F-4 pilots transitioning to the F-14A were expecting more thrust (which happened) and generally better performance in acceleration and climb (which also happened) along with much improved fuel economy. However, one of the most common early complaints/concerns about the TF30 was it's ravenous thirst for fuel! The engineers were quoting a 30% improvement in thrust specific fuel economy (military power) and much better loiter and cruise performance. However, in full afterburner, the TF30 burned nearly twice as much fuel per hour as the J79 (58,000 lbs/hr vs 33,000 lbs/hr). This wouldn't seem to be a big problem, except these newly transitioned F-4 pilots were using afterburner all the time!

 

In the Phantom, pilots were used to running around the skies at high subsonic speeds (even loaded) with just military power. According to what I've read, Mach 0.8-0.9 was quite feasible. However, the Tomcat needed at least zone 1 to maintain those speeds during maneuvers. Furthermore, the seemingly low thrust of military power means that afterburner was needed for just about any energy maneuver, even if relatively brief. However....at low altitudes or high speeds (or both :D) the power was mighty impressive.

 

With the Viggen, I can imagine a similar response where pilots head out with this new, ultra-sleek, ultra-modern fighter with a massively powerful engine only to be slowly climbing in steps to maintain their optimal cruise speed of Mach 0.55....a bit of a surprise. A pilot used to something like the Draken might have thought that someone misplaced a decimal on the thrust output. But then at zone 3, the aircraft accelerates faster than anything they imagined and zoom climbs to high altitudes while still accelerating. At those altitudes and speeds with the high-ish bypass ratio, the engine is almost functioning a bit like a ramjet. Which also means that if you have the audacity to unlight the burner at those high altitudes....the engine flames out.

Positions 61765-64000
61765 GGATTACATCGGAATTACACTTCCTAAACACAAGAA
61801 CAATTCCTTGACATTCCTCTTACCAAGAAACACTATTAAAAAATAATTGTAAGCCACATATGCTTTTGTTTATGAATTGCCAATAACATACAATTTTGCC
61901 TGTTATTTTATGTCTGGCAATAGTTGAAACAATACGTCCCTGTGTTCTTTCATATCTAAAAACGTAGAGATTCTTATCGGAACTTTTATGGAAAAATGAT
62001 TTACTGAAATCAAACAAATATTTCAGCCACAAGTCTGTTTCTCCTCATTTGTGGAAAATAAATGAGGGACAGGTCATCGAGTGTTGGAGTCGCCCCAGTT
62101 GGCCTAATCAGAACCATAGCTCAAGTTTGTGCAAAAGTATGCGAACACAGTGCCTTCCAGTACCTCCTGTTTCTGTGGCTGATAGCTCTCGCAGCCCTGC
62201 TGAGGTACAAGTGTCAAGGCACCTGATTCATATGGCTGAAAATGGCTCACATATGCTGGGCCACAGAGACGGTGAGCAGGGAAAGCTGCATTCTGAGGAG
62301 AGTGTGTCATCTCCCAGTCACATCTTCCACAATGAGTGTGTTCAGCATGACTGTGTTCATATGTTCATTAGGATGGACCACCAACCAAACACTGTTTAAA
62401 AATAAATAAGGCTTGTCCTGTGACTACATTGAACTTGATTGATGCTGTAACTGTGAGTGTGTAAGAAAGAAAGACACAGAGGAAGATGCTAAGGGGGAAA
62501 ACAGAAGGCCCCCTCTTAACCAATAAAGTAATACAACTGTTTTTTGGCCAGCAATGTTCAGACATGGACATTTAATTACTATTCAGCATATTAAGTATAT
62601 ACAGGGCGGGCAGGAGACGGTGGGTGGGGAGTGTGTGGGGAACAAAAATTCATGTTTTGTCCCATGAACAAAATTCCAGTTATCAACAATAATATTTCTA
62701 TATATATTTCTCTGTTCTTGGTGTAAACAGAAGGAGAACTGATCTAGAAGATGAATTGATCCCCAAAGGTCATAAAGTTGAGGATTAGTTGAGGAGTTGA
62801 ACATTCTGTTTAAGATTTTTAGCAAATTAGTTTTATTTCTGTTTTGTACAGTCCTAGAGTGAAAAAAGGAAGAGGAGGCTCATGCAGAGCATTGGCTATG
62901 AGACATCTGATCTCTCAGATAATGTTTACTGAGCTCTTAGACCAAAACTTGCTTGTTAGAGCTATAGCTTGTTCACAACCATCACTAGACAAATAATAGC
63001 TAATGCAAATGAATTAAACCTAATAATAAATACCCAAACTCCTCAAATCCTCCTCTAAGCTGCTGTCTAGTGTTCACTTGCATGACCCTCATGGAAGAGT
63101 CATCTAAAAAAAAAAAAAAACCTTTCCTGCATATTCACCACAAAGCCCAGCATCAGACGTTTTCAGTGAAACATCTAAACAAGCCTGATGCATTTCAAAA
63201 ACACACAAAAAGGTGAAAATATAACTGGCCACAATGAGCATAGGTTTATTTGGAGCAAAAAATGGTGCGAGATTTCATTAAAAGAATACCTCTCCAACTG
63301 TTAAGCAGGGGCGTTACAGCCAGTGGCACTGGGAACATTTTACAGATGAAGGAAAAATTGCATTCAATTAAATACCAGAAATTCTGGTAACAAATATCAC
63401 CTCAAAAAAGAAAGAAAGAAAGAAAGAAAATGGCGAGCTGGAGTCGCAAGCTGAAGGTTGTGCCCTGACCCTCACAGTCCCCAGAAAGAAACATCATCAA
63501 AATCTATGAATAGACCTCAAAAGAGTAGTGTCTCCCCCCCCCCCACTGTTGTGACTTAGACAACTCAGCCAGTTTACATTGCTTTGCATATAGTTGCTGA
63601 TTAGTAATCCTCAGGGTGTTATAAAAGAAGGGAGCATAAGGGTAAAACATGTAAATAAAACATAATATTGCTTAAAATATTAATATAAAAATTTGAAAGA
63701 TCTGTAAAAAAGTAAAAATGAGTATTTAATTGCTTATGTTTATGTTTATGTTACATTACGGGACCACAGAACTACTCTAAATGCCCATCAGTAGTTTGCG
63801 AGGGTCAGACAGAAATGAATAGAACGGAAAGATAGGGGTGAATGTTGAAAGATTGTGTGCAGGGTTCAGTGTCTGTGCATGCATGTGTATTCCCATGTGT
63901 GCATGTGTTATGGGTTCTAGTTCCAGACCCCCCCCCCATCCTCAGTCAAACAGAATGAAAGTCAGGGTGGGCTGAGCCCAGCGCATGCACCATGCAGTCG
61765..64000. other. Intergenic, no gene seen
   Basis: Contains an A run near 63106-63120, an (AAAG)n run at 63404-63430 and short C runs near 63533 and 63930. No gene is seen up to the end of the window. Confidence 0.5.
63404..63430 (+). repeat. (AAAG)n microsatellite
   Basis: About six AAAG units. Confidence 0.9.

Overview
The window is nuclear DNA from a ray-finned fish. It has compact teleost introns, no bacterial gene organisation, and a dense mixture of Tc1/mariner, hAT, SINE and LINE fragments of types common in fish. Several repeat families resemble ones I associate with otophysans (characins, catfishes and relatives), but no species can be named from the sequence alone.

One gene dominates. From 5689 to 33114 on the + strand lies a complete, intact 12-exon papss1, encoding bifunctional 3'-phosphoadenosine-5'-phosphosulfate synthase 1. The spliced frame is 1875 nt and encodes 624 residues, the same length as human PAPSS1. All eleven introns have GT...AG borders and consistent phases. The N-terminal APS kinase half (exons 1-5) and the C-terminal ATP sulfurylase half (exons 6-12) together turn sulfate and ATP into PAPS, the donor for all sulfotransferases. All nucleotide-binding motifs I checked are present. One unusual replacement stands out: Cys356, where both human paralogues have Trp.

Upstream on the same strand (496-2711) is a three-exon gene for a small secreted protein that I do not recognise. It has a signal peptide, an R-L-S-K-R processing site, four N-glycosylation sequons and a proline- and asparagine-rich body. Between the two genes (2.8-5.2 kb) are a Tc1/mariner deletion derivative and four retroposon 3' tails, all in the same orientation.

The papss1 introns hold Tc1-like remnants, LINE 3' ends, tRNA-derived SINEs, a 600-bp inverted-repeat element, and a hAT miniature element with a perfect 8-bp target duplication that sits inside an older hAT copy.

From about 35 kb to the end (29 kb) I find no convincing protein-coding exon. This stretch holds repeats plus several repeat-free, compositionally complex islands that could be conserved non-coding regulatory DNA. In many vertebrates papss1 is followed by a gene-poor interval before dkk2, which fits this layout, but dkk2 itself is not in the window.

Of course, you can't try this amazing feat for long as the RM8A can burn up to 65,000 lbs/hr in zone 3! I find this kind of operational dichotomy so interesting, the RM8A is almost two different engines between military and afterburner operations with diametrically opposed strengths and weaknesses.

 

I can't wait to thoroughly stress test Leatherneck's rendition of this impressive and personality packed engine. And from what is written in the manual, plenty of personality will be included. :)

 

Only 6 days left!

 

Thanks again for the great post Renhanxue, it was another great reminder of how much fun we will be having soon!

 

-Nick

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Glad you liked it :]

 

For a more relevant and correct comparison with other aircraft of the period: according to the F-14D flight manual, the GE-F110-400, which is almost 20 years younger, starts at 61 kN static dry thrust installed in the aircraft. The RM8A cranks out 65.6 kN in the test rig and does 55 kN installed in the aircraft at M 0.3, so eyeballing the thrust diagram let's say 60kN-ish static in the aircraft, which is a very conveniently close figure. Going from there to Mach 0.9 at sea level in full afterburner, the F110's thrust more than doubles to 134 kN, but in the same conditions the RM8A is now up to 145 kN. It's pretty interesting to see that the mid-60's airline engine conversion not only keeps up but actually edges ahead as far as thrust goes, but the F110 is a bit lighter and smaller and I bet it has advantages in other areas (like avoiding compressor stalls at high alpha, for example...). And of course the F-14 is cheating and has two of the things while not even coming close to twice the Viggen's mass.